While there is a significant number of people who read both the digital and print editions of magazines, a full 60 percent of readers are only reading the print copy of their magazine of choice.
So while print isn’t the only game in town anymore, it is far from dead.
The reason that print hasn’t faded to black despite the pressure of digital competition has a lot to do with the human brain, Hinds said.
“Studies have shown that we read differently when reading something online compared to reading something in print. We absorb information differently and retain more when we read something on a page,” Hinds says.
He points to a 2016 study funded by Canada Post that looked at the neuroscience of reading print vs. digital. Canada Post was interested in finding out how effective internet advertising is versus the printed, direct mail flyers the post office has been delivering for decades. Like newspapers and magazines, Canada Post has a financial interest at stake as advertisers shift to digital.
The study found that it requires 21% more cognitive effort to process and retain information from digital messages than printed ones. It was remarkably easier for a person reading a print ad to remember a brand and its messaging than the person reading the same thing on a screen. Brand recall for print ads was 70% higher than it was for digital ads.
Hinds says readers also spend more time on the printed page, absorbing the content of the physical material they are reading for both editorial content and advertising.
“The ad on a physical page is always there, whereas you can just skip past an ad online,” he says. “Print works.”
Hinds says some advertisers are already shifting their ad budgets to print. Automotive advertising, for instance, is migrating back to print products.
This effect of better information absorption is most acutely seen in magazines, he says.
Newspapers are publishing stories on events as they happen. They are read and disposed of daily. Magazines tend to linger longer in homes, offices or hotels.
“The culture of reading magazines is different than newspapers,” says Don Williams, vice president of research at Vividata. “They tend to be read over a longer period.”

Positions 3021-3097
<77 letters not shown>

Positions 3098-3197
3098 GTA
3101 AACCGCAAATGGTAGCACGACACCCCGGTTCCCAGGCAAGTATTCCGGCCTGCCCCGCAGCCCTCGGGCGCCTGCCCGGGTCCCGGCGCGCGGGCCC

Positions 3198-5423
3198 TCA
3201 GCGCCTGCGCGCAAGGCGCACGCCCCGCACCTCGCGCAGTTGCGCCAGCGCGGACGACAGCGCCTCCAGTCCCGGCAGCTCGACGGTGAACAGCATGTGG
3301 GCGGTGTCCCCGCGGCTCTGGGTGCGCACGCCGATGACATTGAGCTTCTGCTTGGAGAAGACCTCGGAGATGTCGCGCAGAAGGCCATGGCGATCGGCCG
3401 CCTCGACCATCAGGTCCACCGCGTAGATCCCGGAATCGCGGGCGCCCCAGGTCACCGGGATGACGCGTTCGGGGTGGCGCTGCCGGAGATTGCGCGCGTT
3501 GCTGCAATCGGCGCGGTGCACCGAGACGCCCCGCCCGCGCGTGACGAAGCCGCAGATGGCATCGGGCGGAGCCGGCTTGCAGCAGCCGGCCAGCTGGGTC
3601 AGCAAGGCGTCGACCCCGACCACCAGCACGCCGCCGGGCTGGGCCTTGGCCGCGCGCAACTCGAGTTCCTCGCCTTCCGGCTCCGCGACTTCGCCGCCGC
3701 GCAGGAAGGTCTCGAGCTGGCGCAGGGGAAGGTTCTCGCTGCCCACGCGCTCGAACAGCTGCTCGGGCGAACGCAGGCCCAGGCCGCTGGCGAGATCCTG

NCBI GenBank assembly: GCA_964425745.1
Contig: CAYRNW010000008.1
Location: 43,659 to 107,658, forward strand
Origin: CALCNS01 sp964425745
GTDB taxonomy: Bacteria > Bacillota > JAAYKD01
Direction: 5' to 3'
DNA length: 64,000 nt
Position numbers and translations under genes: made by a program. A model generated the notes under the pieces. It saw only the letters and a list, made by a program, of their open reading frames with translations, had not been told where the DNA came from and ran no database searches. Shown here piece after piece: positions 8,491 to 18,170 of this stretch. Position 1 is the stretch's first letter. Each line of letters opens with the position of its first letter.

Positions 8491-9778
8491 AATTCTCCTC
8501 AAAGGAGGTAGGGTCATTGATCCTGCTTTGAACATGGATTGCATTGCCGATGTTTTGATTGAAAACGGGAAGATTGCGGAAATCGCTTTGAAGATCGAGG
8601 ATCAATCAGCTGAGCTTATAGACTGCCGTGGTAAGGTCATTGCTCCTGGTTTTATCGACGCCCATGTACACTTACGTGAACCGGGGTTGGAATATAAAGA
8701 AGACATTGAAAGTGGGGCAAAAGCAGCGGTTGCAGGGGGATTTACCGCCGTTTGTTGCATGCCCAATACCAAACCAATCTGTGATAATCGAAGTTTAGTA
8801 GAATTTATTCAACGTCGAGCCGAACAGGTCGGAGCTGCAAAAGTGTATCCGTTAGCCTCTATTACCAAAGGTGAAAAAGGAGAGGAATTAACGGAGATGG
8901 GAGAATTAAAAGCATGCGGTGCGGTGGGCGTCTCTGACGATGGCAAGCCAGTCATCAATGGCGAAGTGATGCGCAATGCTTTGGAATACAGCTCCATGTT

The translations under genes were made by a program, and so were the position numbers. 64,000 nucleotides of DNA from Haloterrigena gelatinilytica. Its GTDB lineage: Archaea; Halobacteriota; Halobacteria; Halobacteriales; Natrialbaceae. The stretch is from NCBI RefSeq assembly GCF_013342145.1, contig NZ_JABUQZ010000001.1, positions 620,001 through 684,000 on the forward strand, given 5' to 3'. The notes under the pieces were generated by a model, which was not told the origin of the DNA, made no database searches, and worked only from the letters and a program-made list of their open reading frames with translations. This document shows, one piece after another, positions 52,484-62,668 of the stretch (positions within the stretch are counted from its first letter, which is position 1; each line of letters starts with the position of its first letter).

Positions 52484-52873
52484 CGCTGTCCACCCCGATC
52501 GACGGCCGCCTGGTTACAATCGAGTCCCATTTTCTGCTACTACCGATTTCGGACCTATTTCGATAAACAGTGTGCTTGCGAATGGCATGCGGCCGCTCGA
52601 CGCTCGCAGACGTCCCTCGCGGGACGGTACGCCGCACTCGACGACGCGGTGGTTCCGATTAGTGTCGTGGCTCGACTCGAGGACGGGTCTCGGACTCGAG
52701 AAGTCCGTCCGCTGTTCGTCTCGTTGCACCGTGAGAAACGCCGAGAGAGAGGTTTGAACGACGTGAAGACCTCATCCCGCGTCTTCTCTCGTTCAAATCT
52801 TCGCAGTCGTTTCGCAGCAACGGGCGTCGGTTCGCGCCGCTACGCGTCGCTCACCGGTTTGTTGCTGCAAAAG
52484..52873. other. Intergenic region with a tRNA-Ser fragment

Hinds says magazines often carve out a particular niche in the marketplace. Where newspapers are usually generalists by design, publishing stories on a broad range of subjects, magazines often focus on a particular subject for a particular market.
Automotive. Weddings. Finance. Entertainment. Sports. Video Games. Or just about any other subject imaginable that caters to a target audience, which in turns attracts particular advertisers.
For instance, Rev Publishing – the company that owns this magazine – publishes nine specialty titles aimed at business, hospitality, weddings and tourism.
That kind of focus, Hinds says, keeps readers and advertisers connected to the publication and helps shelter magazines from the forces eroding newspaper sales.
Digital technology, despite all the advantages of speed and cost effectiveness, doesn’t necessarily trump human nature, Williams says. A lot of people prefer the feel of a page than the glare of a screen. They’ve developed a habit of reading their newspaper over their morning coffee or on the subway to work.
And habits are notoriously difficult to break.
“Remember, printed books were supposed to die. Not that long ago e-readers were going put an end to the printed book,” he says. “It didn’t happen, and no one really thinks that is going to happen now.”
In either case, newspapers or magazines, what ultimately keeps readers coming back is content, says Sarah Hill, president and CEO of Vividata. Online or in print, being a “trusted source” of reliable information for readers is what differentiates newspapers and magazines from your typical blog or social media post.
None of this is to say printed publications will somehow push their digital counterparts into extinction. After all, the printing press hasn’t gone anywhere in 600 years, and there is no reason to think the internet won’t enjoy that kind of epic longevity.
But it is to say that the printed page hasn’t been relegated to the dustbin of history. Not yet.
There is a connection between the printed word and its reader that doesn’t exist in the more ephemeral digital world, and so long as that exists, so will print.